Chronic myeloid leukemia is a myeloproliferative disorder that may be treated with hematopoietic stem cell transplantation (HSCT). While posttransplantation relapse of disease resulting from a failure to eradicate the patient’s original leukemia could occur, patients may also rarely develop a secondary malignancy or myelodysplastic syndrome (MDS) of donor origin termed donor cell leukemia (DCL). Cases of donor-derived acute myeloid leukemia (AML) or MDS after HSCT or solid tumor transplantation have been published. However, very few cases of donor-derived multiple myeloma (MM) exist. We describe a patient who developed a donor-derived MM following allogeneic HSCT from a sibling donor.

1. Introduction

Chronic myeloid or chronic myelogenous leukemia (CML) is a clonal myeloproliferative disorder that arises from the neoplastic transformation of undifferentiated hematopoietic stem cells [1]. It is the result of a translocation t(9;22)(q34q11), known as the Philadelphia chromosome, leading to a BCR-ABL fusion gene that encodes transcripts and fusion proteins with abnormal tyrosine kinase activity [2].

Tyrosine kinase inhibitors such as imatinib have revolutionized the treatment of CML. However, prior to the approval of this therapy, allogeneic stem cell transplantation was thought to be the only curative treatment for CML [2]. Posttransplantation relapse of disease is possible and likely results from a failure to eradicate the patient’s original leukemia. Posttransplantation immunosuppression may furthermore act as a risk factor for malignancy. However, patients may also rarely develop a secondary malignancy or myelodysplastic syndrome of donor origin termed donor cell leukemia (DCL) [3]. The first case of DCL was described by Fialkow et al. in 1971 and it has since mostly been published in case reports with acute myeloid leukemia (AML) being the most commonly described phenotype [4]. Posttransplantation donor-derived multiple myeloma is an exceedingly rare phenotype of DCL that has been reported following solid organ transplantation of the heart, lungs, and kidneys [57]. However, to our knowledge only one case of donor-derived multiple myeloma following HSCT for refractory sideroblastic anemia has been published [8]. On our review, no cases have described a donor-derived multiple myeloma following HSCT for CML. In this case report, we describe a patient who developed donor-derived MM following an allogeneic HSCT for CML from a sibling donor.

2. Case Presentation

We describe a 54-year-old woman who initially presented in 1999 at the age of 40 with newly diagnosed CML identified on routine blood work during pregnancy. She eventually miscarried. She was initially treated with Hydrea and underwent sibling allogeneic HSCT with her brother as a donor in January 2000. She tolerated the transplant without complications and was in remission until January 2012 when routine blood work identified increased serum protein and anemia. Serum protein electrophoresis (SPEP) demonstrated an abnormal band in the gamma region and M protein spike of 1.9. Urine protein electrophoresis (UPEP) demonstrated a monoclonal kappa light chain. Bone marrow biopsy demonstrated a monoclonal plasmacytosis of 10–12% consistent with plasma cell dyscrasia. There was no evidence of CML. FISH studies and BCR-ABL testing were negative. A bone study was negative for blastic and lytic lesions. Cytogenetics showed a normal male karyotype of donor origin. These findings were consistent with a new diagnosis of IgG kappa smoldering multiple myeloma.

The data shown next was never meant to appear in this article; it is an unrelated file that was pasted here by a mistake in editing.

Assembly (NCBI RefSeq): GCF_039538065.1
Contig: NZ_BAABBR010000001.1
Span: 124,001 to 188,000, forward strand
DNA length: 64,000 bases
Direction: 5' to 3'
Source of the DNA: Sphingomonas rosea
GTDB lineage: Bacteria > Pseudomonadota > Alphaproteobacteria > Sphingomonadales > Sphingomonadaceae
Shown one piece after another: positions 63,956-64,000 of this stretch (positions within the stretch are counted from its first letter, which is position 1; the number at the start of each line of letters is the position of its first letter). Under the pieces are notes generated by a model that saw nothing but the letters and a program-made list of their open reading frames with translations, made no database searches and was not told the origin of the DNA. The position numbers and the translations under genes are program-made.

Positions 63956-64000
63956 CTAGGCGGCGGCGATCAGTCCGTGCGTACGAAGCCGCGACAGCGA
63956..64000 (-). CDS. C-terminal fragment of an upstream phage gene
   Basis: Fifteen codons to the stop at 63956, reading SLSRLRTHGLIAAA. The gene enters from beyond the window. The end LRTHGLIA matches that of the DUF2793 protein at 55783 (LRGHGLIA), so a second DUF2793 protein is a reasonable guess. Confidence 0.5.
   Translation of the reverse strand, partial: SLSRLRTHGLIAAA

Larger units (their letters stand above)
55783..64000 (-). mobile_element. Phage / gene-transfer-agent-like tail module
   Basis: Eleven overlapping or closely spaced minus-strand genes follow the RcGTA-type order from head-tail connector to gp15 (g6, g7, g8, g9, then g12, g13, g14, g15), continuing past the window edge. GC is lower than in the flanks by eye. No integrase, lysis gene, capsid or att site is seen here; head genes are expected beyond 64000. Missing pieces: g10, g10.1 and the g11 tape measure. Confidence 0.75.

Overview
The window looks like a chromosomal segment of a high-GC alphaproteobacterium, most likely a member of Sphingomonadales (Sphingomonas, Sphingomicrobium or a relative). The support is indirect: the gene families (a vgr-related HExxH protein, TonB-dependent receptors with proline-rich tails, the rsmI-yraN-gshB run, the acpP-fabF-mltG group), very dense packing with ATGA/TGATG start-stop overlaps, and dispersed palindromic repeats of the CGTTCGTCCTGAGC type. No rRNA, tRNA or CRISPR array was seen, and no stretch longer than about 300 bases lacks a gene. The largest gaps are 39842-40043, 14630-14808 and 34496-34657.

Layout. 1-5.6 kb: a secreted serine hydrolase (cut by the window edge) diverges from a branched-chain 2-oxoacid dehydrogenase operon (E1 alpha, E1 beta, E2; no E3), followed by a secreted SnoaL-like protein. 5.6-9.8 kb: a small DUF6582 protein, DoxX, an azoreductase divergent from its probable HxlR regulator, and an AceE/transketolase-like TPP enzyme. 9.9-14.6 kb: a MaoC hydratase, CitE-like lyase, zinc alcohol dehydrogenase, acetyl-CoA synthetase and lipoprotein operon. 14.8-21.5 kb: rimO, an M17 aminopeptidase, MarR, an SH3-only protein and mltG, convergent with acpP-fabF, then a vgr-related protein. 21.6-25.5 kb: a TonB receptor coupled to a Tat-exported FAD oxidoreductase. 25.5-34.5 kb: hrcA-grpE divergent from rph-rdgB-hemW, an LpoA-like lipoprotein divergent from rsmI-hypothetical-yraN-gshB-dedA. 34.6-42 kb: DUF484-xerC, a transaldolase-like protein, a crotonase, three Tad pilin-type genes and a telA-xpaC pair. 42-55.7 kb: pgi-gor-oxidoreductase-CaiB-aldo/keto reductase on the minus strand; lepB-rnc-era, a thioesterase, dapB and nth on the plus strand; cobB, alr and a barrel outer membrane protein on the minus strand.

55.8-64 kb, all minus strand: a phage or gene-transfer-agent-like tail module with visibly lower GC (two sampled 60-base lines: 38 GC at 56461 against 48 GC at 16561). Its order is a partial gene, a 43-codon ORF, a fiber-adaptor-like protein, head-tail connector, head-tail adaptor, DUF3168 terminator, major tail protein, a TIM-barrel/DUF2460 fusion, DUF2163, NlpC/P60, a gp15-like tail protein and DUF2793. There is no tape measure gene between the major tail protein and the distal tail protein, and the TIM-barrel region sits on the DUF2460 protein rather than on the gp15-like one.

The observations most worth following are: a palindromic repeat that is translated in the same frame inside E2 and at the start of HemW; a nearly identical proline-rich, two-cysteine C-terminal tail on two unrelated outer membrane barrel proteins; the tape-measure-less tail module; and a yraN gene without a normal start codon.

Our patient was followed with watchful waiting until repeat bone marrow biopsy showed multiple myeloma with rapid progression to active disease. FISH study at diagnosis was positive for an IgH/FGFR3 rearrangement. She was treated with Revlimid, Velcade, and dexamethasone beginning in February 2013. She then continued to autologous HSCT with melphalan as a conditioning regimen in July 2013.

Based on the patient’s full chimerism, it was recommended that her sibling donor be evaluated. His labs were significant for an elevated serum protein, SPEP with an abnormal band in the gamma region, and an M protein spike of 2.3. Her sibling donor underwent bone marrow biopsy in April 2012 that showed monoclonal plasmacytosis (~20% on CD138 stain) consistent with myeloma. Similar to our patient, his FISH studies were also positive for IgH/FGFR3 rearrangement in 5.5% of cells. Flow cytometric analyses also showed a monoclonal plasma cell population with cytoplasmic kappa light chain restriction. Findings were consistent with IgG kappa smoldering multiple myeloma that also progressed to active disease. He was also treated with Velcade, dexamethasone, and Revlimid before undergoing autologous stem cell transplant in February 2014.